Generally, the average car battery life is between three and five years. Many variables, however, can make the difference between replacing your car battery at three years, and replacing it at five. With proper attention and usage, it is possible to get full value out of your battery, whether it is a replacement purchase or it came with your car.
The average car battery is built on the same technological platform as car batteries of 100 years ago. Car batteries are typically lead acid batteries. Electrical power is stored in a liquid chemical form and released on demand. You can use your car battery continuously, without recharging it, for two hours before it drains completely. The alternator acts as an electrical generator to recharge the battery, but only while your car is running.
If you keep your battery maintained properly and recharge it regularly, it should give you close to five years of service. When you store your vehicle for long periods of time, disconnect the battery at the terminal connections. This will stop parasitic drain from applications, like clocks or stereo displays that run while the ignition is off. Also, the battery will drain if left in very hot weather without starting the ignition at least once every 48 hours. Also, if your battery has fluid reservoirs, you must keep these filled. In extreme heat, this fluid can evaporate and will damage the internal components of the battery.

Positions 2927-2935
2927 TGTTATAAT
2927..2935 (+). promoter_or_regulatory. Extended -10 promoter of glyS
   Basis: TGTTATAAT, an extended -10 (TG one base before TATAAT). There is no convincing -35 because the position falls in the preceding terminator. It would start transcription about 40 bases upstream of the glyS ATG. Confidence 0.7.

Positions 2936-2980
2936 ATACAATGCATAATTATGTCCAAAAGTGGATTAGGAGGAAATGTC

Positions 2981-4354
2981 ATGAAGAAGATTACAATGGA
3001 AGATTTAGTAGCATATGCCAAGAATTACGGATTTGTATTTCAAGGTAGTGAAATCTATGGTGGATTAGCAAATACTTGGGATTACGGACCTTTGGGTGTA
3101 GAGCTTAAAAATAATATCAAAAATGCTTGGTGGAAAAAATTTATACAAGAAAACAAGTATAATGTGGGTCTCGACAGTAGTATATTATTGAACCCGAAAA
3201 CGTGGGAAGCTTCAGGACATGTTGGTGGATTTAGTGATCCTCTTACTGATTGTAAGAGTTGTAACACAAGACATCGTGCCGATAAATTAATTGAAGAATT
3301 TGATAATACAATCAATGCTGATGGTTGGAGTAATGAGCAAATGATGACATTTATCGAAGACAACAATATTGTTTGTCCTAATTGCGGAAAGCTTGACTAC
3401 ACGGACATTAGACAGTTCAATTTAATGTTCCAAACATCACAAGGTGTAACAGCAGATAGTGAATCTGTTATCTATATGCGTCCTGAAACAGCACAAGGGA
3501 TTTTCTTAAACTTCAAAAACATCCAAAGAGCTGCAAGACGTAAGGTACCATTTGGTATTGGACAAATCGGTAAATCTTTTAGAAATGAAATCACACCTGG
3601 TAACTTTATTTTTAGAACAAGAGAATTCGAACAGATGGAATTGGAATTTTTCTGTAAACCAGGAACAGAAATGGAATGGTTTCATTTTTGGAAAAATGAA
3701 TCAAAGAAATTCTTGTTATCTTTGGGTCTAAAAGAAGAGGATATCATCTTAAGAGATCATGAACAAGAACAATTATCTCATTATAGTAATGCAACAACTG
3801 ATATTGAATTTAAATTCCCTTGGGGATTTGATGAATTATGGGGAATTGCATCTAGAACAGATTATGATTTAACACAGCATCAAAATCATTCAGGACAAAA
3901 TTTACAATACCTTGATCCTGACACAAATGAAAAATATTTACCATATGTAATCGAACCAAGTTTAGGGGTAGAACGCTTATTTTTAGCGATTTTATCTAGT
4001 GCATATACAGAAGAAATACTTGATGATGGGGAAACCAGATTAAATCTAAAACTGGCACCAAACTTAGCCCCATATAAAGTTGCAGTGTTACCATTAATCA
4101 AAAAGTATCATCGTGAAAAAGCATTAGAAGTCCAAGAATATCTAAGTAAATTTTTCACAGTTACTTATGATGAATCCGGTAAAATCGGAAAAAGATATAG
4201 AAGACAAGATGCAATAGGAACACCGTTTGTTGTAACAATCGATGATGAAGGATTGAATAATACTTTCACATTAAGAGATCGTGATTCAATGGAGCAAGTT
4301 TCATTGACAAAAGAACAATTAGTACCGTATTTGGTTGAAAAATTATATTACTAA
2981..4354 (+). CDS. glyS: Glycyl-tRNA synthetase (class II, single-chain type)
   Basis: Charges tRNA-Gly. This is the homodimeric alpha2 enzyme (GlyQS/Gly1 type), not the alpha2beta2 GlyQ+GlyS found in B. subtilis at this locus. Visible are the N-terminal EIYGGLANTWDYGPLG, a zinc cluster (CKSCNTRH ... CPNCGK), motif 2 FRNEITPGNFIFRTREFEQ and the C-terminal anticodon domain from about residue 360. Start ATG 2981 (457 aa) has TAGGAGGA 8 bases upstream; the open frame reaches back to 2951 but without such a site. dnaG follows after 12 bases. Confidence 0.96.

If your battery is drained to a zero charge, you can recharge it by connecting your battery to the terminals of a battery in a running vehicle; or by using a trickle charger, and slow-charging it overnight. While draining the battery to a zero charge will not "kill" it, it will reduce the potential battery life every time it is drained.
To make sure your battery lasts as long as possible, get into the habit of servicing it once every six months, or have a service person inspect it when you get your oil changed. Maintenance is the key to long battery life and getting the most value possible from your battery.
Car batteries contain dangerous chemicals that can damage clothing and burn skin and eyes. When working around auto batteries, remember to ensure your safety first. Work in well-ventilated areas, always wear eye shields or safety goggles, and be aware of what needs to be done in the case of a spill or accident.